Running into Thich Nhat Hanh is always cause for celebration. I’ve never visited Plum Village, his community in France, never heard him speak in person. Still, like millions of his mindful followers, I consider him family.
Last night he showed up in a short dream. Thay, as he’s known to his students, and I stood in the Coleman family kitchen. I can’t remember his exact words, but he said that in his family they drink tea from small cups. He smiled, gently rested his hand on my forearm, then placed a tea pot and a cup on the counter. He smiled again. That was it.
In this moment, I breathe in and out and savor Thay’s night teaching. Most of my dreams are anxious, like I’m enrolled in a college calculus class and forget to attend all semester. But I receive Thay’s visitation as a blessing from my Judeo-Christian God. “Drink slowly from the little cup,” both say. “Why are you always rushing?” Thank you, Thay. Thank you, Lord. Your spiritual hybrid gratefully accepts the healing lesson.
A week ago Thich Nhat Hanh showed up in the form of words: “To be is to inter-be,” he writes. “We cannot just be by ourselves alone. We have to inter-be with every other thing.” For Thay, garbage and flowers inter-are. “The affluent society and the deprived society inter-are. The wealth of one society is made of the poverty of the other.” The same goes for people. Reflecting on the suffering of a young prostitute in Manila, Thay observes, “Looking deeply into ourselves, we see her, and we will share her pain and the pain of the whole world. Then we can begin to be of real help.”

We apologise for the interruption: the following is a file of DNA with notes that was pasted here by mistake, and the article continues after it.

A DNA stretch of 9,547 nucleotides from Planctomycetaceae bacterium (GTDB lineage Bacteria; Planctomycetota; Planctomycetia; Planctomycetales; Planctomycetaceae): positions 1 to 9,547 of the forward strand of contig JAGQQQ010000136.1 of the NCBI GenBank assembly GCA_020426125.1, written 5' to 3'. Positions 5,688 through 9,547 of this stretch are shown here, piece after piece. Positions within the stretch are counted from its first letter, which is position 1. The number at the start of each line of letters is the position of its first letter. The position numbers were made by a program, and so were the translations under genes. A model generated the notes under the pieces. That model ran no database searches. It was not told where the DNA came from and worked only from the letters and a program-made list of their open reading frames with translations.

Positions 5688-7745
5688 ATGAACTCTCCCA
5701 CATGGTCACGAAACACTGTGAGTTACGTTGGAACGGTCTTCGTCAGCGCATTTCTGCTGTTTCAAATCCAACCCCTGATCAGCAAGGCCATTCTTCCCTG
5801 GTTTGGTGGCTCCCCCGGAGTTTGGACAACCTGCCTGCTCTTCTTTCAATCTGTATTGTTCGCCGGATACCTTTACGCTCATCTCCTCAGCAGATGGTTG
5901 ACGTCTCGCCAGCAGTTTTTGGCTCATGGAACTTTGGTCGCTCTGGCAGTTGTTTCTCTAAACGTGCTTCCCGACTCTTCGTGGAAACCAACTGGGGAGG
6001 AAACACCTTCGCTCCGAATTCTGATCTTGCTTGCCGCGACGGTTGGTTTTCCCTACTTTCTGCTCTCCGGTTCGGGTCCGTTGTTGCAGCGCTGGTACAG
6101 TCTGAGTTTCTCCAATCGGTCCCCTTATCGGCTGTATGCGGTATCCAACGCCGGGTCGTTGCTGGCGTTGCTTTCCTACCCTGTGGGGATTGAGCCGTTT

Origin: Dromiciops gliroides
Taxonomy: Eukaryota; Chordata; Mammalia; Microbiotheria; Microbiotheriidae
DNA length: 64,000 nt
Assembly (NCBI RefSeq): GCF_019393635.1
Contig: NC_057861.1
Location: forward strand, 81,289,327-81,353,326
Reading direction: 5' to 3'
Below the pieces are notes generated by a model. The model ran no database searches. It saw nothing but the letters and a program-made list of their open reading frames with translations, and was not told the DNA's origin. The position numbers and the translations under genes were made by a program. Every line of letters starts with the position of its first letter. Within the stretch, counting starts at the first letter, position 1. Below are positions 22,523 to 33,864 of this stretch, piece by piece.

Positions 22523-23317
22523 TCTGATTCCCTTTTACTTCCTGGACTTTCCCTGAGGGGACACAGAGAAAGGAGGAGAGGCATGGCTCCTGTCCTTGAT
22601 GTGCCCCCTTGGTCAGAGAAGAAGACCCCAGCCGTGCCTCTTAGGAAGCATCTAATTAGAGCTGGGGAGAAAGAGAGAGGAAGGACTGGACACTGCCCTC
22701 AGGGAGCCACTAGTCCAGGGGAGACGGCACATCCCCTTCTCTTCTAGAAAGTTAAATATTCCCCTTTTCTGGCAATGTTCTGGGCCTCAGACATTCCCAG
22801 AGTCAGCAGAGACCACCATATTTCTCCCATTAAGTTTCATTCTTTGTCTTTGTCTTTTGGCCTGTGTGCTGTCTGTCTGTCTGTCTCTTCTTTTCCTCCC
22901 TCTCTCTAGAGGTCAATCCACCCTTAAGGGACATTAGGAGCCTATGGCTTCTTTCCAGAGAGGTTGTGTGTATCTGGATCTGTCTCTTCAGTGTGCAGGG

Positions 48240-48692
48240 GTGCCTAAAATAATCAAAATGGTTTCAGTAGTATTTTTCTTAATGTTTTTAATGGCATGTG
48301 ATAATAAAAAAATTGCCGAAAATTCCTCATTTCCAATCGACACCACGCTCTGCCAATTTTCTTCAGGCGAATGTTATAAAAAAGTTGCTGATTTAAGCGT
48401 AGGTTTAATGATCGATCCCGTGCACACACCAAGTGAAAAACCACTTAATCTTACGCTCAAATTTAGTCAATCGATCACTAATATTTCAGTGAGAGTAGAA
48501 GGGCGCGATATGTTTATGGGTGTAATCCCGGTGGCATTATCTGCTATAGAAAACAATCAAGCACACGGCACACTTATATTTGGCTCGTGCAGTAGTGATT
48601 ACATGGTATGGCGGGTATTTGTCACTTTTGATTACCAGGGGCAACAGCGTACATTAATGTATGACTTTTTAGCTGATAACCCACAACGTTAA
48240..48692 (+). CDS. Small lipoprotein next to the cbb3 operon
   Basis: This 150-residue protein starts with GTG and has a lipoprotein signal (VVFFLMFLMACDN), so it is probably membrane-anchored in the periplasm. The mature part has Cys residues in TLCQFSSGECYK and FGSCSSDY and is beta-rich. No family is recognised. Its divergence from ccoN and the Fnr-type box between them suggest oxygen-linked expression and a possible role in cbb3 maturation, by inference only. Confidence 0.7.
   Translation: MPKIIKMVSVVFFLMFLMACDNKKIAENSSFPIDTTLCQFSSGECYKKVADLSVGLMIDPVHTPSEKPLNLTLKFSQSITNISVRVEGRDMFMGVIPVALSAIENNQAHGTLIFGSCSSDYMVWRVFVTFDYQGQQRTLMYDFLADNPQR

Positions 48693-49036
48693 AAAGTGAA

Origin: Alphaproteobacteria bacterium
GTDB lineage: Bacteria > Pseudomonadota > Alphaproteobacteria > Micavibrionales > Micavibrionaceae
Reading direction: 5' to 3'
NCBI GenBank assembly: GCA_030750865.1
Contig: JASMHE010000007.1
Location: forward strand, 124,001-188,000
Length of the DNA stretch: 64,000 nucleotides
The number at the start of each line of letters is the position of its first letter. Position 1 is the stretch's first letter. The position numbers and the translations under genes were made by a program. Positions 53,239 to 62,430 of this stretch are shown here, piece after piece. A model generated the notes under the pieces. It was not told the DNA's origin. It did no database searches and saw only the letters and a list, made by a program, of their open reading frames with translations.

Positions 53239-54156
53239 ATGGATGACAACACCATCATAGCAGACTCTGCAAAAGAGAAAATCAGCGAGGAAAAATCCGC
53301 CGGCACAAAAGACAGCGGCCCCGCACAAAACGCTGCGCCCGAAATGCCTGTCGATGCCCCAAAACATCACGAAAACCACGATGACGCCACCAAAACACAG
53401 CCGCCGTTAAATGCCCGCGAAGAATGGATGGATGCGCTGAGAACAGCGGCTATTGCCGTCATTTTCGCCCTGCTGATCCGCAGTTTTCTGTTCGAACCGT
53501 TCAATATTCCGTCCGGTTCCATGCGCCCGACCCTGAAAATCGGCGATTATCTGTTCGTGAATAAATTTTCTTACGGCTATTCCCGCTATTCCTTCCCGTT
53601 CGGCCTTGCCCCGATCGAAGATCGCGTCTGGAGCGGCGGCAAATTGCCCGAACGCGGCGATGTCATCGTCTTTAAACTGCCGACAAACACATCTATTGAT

Half an hour ago, sipping a Starbucks redeye, I was inter-are with a tall, skinny guy standing in the long line: shaved head, felt newsboy cap, great puff of a graying beard, black long-john shirt, corduroy pants. For all I know he may have been the most neurotic soul in the coffee shop, but he appeared so overwhelmingly corduroy that I thought to myself, “That dude. I want to be like that dude.” And now, darned if I’m not relaxed—chunky, tight-bearded, balding, but relaxed. I’ll take it, thankful that inter-being is concrete, tangible.
Five minutes more and I’m off to the church for office time. In prayer this morning, I leaned everything I had into the loving bosom of I Am. In the night, Thay touched my arm. I can still feel I Am and Thay. I’ll take them both with me, along with the corduroy man who blessed me with his peace.